Book Review – The Book of Life by Deborah Harkness

book of life - book coverOf the three books in Deborah Harkness’ All Souls Trilogy, this was the book I read the fastest. The final installment in the trilogy—though it’s unlikely to be the last in this universe she has created—The Book of Life deftly weaves together several of the plot threads that almost felt like they’d been dropped through the second book, while still holding tight to the newer plot threads from that second book. Once everything is brought together, the story presses toward a climactic showdown that probably won’t work for everyone but worked well enough for me.

Having returned from the sixteenth century with a better understanding of her powers and what they need to accomplish with regards to the Book of Life, Diana and Matthew must first adjust to the changes that have occurred in the twenty-first century in their absence—including the death of Diana’s aunt, Emily. Vampire customs and the rules of the Congregation’s covenant begin clashing with increasing frequency against the de Clermonts’ expanding family but their biggest problem proves to be a vampire son of Matthew’s who’d been disowned centuries earlier—Benjamin. Obsessed with discovering a way for vampires to reproduce with witches to create a master race, Benjamin has been working at the edges of things longer than anyone realized and is just as determined to find the Book of Life—and gain revenge on his sire by getting his hands on Diana and the twins she is carrying.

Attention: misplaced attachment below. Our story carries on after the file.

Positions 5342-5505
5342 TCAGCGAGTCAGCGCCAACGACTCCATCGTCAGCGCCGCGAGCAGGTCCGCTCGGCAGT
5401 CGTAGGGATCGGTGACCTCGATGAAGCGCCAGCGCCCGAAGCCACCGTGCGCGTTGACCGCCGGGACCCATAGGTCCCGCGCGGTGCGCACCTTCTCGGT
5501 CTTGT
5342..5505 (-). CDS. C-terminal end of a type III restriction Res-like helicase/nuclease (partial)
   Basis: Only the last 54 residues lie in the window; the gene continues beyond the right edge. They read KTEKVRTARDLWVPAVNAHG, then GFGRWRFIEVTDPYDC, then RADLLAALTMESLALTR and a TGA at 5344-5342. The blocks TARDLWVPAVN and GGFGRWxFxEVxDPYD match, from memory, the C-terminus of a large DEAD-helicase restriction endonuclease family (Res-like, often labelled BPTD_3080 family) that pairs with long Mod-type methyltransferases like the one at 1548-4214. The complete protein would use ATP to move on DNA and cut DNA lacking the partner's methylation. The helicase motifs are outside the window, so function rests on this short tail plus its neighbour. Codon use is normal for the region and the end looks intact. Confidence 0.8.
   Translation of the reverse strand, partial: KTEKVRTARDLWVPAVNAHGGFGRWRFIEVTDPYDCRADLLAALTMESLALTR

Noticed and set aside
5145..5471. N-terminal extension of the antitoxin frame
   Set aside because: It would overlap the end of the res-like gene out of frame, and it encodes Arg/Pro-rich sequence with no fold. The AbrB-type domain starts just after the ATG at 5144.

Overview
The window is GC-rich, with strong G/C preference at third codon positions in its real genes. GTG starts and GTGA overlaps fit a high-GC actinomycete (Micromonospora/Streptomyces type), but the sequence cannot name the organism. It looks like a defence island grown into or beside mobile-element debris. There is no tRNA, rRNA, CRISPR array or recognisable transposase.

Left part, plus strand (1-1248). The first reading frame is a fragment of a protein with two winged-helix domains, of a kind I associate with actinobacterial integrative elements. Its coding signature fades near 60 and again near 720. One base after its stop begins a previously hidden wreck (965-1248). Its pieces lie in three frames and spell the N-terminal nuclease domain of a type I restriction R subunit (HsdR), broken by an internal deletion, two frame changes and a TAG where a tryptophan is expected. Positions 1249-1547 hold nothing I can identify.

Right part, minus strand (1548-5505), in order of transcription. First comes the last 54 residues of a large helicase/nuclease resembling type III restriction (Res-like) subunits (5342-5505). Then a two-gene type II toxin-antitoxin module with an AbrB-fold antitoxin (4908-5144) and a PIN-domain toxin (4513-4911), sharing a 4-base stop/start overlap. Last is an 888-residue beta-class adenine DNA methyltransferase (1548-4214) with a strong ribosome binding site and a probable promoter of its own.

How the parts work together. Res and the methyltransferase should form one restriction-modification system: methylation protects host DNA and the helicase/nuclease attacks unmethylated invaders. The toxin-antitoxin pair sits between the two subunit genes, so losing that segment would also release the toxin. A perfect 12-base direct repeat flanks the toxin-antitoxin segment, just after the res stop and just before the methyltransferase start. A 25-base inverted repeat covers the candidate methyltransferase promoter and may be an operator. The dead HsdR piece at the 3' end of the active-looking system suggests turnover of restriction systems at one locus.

A lot of the issues I had with Shadow of Night—namely, the limitations and tediousness of having the majority of the novel in Diana’s first person perspective—are gone with The Book of Life. With further time to reflect on Shadow of Night, I understand better why Diana’s perspective is the only one we really get to see of the sixteenth century—her perspective is most analogous to the readers’ as she is from the twentieth century (though that only makes me wish we had some of Matthew’s point of view since he’s revisiting a period he lived through already and has five hundred years of distance and perspective that would be interesting to explore a little more than we can when we’re stuck seeing everything through Diana’s eyes). Of course, this is all tangential to my initial point which was that I was thrilled to get to see multiple perspectives again.

I’ve heard mixed things about this final book in the trilogy but for myself, I loved it. I have a small suspicion that plot elements laid down in the first book—the European vampire-murders, for example—might have originally had a different outcome intended so the answers at the heart of those questions don’t feel as well developed or clean as other elements of the plot, but, for me at least, they still work as a whole. There was also a lot of world building that took place in this final installment, which lead to smaller confrontations in the buildup to the climax than there had been in the previous books so it could be considered a disappointment for those who enjoyed the “action” of the earlier books. For me, that world building—and the scientific explanations Harkness developed for the different creatures—is one of my favorite things about how this universe and this series are laid out. For those lacking a background or interest in genetics, I’m sure it got tedious. I’m also partial to more controlled conflicts leading up to the big, climactic, trilogy-ending showdown. I do have to say that I expected a little more from the final face-off. I can buy how prepared the characters are but it was too one-sided and over awfully quickly. Switching perspectives through that sequence might have drawn out the tension better (and I’d really have liked to see someone like Ysabeau’s perspective during all of it).


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